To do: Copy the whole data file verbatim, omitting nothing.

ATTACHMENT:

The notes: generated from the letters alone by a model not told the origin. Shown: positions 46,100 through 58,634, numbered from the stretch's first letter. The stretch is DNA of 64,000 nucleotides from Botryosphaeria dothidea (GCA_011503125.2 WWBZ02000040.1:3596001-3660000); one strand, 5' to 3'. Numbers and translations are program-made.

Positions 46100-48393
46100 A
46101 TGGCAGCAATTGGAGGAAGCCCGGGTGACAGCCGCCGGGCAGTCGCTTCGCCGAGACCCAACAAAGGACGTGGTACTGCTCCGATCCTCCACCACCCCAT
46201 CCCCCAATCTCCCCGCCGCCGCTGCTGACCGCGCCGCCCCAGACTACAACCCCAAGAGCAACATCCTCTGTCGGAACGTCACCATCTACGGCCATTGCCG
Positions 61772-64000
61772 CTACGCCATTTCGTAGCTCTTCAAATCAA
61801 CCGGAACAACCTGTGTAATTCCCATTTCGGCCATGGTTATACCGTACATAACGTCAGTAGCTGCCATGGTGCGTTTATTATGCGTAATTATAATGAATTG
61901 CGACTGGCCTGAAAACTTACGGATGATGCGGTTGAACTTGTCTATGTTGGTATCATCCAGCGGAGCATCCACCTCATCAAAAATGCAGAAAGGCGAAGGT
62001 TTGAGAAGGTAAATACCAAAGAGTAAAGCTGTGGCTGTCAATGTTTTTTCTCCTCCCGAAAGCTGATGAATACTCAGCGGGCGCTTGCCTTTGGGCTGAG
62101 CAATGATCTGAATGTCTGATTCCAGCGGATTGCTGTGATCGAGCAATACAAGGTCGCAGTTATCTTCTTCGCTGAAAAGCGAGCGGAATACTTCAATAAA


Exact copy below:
The notes: generated from the letters alone by a model not told the origin. Shown: positions 46,100 through 58,634, numbered from the stretch's first letter. The stretch is DNA of 64,000 nucleotides from Botryosphaeria dothidea (GCA_011503125.2 WWBZ02000040.1:3596001-3660000); one strand, 5' to 3'. Numbers and translations are program-made.

Positions 46100-48393
46100 A
46101 TGGCAGCAATTGGAGGAAGCCCGGGTGACAGCCGCCGGGCAGTCGCTTCGCCGAGACCCAACAAAGGACGTGGTACTGCTCCGATCCTCCACCACCCCAT
46201 CCCCCAATCTCCCCGCCGCCGCTGCTGACCGCGCCGCCCCAGACTACAACCCCAAGAGCAACATCCTCTGTCGGAACGTCACCATCTACGGCCATTGCCG
Positions 61772-64000
61772 CTACGCCATTTCGTAGCTCTTCAAATCAA
61801 CCGGAACAACCTGTGTAATTCCCATTTCGGCCATGGTTATACCGTACATAACGTCAGTAGCTGCCATGGTGCGTTTATTATGCGTAATTATAATGAATTG
61901 CGACTGGCCTGAAAACTTACGGATGATGCGGTTGAACTTGTCTATGTTGGTATCATCCAGCGGAGCATCCACCTCATCAAAAATGCAGAAAGGCGAAGGT
62001 TTGAGAAGGTAAATACCAAAGAGTAAAGCTGTGGCTGTCAATGTTTTTTCTCCTCCCGAAAGCTGATGAATACTCAGCGGGCGCTTGCCTTTGGGCTGAG
62101 CAATGATCTGAATGTCTGATTCCAGCGGATTGCTGTGATCGAGCAATACAAGGTCGCAGTTATCTTCTTCGCTGAAAAGCGAGCGGAATACTTCAATAAA